Plautus (ca. 254-ca. 184 B.C.) was a Roman writer. His theatrical genius, vitality, farcical humor, and control of the Latin language rank him as Rome's greatest comic playwright.

During the 3d century B.C., Roman writers began to imitate the forms and contents of Greek literature. Unlike the early poets, Plautus confined himself to one area: translation and adaptation of Greek New Comedy (ca. 336-ca. 250 B.C.).

Knowledge of the life of Plautus, whose full name was Titus Maccius Plautus, is scant. Random remarks by later Roman writers and others furnish the questionable details. From Cicero the date of Plautus's birth can be placed about 254 B.C. and his death about 184 B.C. Festus, scholar of the 2d century A.D., gives Plautus's birthplace as the small town of Sarsina in Umbria, Italy. From Aulus Gellius, a grammarian from the 2d century, comes the traditional and fascinating, if brief, account of Plautus's life in Rome.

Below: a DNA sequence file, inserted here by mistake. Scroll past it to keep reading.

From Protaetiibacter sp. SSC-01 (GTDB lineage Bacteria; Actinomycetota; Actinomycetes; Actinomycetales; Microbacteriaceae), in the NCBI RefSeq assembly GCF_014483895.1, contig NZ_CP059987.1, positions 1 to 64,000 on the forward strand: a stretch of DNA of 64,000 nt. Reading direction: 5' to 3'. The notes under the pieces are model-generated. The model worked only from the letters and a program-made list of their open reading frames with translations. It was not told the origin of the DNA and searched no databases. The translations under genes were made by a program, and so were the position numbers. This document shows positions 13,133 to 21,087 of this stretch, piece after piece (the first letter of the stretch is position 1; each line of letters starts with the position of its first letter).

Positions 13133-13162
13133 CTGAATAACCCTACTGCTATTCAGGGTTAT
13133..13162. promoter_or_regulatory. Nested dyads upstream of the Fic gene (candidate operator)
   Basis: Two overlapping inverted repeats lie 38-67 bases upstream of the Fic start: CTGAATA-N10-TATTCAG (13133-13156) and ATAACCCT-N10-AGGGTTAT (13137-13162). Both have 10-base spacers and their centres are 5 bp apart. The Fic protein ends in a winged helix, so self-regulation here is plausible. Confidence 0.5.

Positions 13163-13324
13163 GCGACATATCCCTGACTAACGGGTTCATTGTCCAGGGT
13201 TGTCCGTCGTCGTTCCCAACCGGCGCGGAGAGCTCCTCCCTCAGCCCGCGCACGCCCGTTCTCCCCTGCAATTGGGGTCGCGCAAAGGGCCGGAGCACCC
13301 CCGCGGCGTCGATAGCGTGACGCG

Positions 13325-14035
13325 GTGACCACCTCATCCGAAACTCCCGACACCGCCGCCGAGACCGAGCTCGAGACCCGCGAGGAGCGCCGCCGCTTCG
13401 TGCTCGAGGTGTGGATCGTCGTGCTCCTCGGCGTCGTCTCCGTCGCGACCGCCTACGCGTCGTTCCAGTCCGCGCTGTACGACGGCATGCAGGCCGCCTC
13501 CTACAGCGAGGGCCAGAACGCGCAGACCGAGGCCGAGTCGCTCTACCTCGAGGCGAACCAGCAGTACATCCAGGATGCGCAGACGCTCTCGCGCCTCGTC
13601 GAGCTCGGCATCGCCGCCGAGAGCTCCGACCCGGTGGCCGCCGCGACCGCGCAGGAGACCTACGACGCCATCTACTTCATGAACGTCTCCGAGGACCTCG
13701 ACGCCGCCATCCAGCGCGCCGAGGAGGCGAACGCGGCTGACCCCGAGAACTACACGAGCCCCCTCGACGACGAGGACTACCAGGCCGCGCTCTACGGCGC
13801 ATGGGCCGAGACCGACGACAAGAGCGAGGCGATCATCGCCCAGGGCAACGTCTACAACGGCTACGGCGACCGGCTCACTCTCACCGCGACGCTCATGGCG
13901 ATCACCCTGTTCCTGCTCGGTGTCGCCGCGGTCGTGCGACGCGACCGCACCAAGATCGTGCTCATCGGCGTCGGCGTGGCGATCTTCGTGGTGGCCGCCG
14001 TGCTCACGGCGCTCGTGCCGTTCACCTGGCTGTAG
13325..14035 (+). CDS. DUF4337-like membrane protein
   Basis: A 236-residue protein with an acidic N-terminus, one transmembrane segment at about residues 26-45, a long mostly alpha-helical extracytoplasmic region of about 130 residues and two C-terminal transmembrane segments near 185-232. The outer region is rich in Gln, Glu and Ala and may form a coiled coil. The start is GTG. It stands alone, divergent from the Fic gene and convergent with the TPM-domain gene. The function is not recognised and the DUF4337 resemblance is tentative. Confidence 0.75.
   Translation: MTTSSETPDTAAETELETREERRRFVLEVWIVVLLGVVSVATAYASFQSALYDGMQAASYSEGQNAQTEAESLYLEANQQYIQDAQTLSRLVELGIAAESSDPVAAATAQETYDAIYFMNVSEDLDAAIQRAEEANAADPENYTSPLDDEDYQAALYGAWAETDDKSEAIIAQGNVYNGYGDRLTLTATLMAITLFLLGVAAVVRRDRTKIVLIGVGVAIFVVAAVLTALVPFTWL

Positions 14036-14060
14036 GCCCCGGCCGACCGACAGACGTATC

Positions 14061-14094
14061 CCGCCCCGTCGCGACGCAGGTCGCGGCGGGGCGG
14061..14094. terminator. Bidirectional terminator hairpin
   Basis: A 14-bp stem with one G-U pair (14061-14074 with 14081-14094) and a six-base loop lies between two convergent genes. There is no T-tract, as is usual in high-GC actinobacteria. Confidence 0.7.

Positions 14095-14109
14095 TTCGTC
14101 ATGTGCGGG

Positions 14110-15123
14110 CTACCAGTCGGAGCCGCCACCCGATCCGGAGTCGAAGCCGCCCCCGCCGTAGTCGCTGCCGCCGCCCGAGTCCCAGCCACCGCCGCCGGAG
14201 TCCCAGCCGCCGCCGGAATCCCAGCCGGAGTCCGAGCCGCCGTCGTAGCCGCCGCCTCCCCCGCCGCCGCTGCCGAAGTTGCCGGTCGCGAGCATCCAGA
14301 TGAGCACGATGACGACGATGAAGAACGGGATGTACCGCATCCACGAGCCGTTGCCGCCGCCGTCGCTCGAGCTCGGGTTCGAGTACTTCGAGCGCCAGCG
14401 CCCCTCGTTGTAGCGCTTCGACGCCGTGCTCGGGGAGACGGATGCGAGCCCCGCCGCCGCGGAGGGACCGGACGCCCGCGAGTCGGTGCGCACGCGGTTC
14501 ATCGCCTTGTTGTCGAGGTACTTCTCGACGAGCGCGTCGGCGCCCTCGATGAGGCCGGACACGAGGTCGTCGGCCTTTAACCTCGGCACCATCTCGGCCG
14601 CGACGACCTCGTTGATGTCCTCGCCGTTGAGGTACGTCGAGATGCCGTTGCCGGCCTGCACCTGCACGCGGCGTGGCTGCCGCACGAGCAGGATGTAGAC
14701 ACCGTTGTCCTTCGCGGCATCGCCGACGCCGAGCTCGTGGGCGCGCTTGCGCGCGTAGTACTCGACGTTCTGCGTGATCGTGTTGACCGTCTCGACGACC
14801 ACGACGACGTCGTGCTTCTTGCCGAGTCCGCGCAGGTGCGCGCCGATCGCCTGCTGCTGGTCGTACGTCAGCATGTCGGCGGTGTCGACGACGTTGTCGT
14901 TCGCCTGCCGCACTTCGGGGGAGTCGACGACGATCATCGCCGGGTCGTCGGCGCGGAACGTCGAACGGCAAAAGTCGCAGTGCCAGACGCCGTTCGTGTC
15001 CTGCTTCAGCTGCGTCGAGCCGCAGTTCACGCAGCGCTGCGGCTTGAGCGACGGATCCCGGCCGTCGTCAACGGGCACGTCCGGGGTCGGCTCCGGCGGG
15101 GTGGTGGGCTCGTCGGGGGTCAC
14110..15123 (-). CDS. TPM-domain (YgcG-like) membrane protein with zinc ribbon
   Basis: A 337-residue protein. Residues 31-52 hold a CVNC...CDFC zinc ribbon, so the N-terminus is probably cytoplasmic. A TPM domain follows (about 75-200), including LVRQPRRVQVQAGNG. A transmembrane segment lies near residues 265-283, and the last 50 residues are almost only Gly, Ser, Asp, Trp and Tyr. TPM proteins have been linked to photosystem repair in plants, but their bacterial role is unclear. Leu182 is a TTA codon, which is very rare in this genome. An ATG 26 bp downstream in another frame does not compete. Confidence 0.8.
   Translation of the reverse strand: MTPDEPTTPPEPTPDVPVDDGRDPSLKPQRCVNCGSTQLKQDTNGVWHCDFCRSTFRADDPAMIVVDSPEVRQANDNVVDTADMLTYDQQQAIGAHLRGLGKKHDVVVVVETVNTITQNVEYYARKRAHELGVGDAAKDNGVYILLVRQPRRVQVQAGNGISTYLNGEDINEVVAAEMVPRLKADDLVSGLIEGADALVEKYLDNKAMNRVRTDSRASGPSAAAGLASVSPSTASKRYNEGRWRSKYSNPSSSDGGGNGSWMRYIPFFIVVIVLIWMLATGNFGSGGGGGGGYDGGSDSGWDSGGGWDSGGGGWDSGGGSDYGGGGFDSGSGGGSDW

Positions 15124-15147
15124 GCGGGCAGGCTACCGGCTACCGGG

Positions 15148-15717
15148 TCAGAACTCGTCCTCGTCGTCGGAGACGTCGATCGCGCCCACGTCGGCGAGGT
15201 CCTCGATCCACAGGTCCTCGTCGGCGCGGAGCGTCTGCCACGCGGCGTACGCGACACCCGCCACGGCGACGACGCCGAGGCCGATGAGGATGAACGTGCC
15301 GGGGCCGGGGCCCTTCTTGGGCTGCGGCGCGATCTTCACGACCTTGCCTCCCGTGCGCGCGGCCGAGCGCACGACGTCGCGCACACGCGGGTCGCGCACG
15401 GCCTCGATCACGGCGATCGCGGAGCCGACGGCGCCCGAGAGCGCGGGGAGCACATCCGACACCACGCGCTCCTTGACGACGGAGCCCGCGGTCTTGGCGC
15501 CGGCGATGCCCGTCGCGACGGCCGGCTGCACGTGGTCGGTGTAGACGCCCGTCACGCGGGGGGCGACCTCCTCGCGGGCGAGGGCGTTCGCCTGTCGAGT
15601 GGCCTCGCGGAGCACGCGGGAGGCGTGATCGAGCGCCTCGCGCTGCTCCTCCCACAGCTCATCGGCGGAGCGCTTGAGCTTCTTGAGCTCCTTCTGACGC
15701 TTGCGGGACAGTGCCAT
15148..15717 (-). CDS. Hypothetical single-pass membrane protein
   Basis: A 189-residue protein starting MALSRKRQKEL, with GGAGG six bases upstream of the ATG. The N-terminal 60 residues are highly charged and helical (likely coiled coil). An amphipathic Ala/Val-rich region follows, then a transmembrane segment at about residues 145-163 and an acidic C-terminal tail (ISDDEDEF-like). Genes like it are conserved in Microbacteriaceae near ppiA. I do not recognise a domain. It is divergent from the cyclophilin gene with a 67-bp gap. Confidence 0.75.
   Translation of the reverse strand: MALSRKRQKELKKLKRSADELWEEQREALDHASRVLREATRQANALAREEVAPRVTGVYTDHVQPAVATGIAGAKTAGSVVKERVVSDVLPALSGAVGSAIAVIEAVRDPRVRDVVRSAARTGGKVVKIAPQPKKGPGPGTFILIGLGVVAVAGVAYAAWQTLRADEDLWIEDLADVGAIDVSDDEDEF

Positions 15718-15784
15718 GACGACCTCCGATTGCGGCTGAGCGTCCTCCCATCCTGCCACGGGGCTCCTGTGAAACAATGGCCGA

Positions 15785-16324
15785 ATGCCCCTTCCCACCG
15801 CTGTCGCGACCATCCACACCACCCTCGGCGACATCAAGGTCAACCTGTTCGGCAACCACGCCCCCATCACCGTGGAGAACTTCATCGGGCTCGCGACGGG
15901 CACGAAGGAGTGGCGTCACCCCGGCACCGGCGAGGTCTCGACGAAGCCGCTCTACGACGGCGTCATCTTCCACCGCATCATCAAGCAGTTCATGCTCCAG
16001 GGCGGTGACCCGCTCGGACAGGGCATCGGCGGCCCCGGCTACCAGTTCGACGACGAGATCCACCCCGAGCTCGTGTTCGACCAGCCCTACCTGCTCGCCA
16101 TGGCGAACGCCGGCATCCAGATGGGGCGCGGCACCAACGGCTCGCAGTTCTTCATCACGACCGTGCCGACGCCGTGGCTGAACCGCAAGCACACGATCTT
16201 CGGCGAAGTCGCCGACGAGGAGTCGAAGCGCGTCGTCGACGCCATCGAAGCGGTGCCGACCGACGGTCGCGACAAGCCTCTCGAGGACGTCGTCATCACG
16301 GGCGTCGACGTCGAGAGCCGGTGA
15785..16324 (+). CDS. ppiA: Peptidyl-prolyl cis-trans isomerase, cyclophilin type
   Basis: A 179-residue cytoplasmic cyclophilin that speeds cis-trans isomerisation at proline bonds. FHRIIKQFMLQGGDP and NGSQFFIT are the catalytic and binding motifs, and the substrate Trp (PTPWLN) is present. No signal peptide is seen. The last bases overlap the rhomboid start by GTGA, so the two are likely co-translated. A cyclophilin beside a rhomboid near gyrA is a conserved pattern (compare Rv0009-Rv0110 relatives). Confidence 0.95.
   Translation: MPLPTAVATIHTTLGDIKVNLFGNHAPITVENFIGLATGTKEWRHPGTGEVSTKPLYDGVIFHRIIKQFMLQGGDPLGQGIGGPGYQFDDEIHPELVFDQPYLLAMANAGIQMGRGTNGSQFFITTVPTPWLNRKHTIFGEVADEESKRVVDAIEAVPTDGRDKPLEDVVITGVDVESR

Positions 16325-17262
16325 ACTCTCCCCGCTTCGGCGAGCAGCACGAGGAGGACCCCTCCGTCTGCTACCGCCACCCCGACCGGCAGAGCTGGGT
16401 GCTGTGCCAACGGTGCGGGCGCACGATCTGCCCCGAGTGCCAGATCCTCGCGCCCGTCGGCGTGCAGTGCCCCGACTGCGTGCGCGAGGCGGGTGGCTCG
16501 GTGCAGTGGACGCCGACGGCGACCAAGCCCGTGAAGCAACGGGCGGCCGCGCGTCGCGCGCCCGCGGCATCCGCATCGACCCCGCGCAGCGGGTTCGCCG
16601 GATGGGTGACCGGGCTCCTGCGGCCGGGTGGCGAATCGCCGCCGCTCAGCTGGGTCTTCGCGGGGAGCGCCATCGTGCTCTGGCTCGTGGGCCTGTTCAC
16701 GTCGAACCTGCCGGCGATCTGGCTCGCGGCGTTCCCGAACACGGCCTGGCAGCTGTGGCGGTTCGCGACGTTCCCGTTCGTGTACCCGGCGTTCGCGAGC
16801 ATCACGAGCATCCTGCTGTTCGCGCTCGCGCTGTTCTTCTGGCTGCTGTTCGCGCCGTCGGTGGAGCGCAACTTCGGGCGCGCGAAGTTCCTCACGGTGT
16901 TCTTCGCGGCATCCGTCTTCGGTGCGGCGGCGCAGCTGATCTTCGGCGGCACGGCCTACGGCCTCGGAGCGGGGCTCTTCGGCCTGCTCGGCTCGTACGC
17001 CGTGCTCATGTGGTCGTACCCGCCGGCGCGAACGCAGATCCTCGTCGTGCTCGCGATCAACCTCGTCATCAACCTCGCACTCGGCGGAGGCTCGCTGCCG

Plautus earned money by working in the theater but promptly lost it in trade. He returned to Rome penniless and for a time supported himself by working as a laborer in a flour mill. During this period he wrote three plays (not extant). Scholars who accept this romantic career suggest that it may have been reported in Plautine prologues now lost.

That Plautus earned money by theatrical work is generally accepted and may mean that he was a stagehand, carpenter, playwright, or actor. His mastery of stagecraft and comic effect suggests long experience as an actor prior to writing plays. Most intriguing is precisely how Plautus, an Umbrian from rural Sarsina, managed to acquire both a knowledge of Greek and the superb control of Latin displayed in his dramas.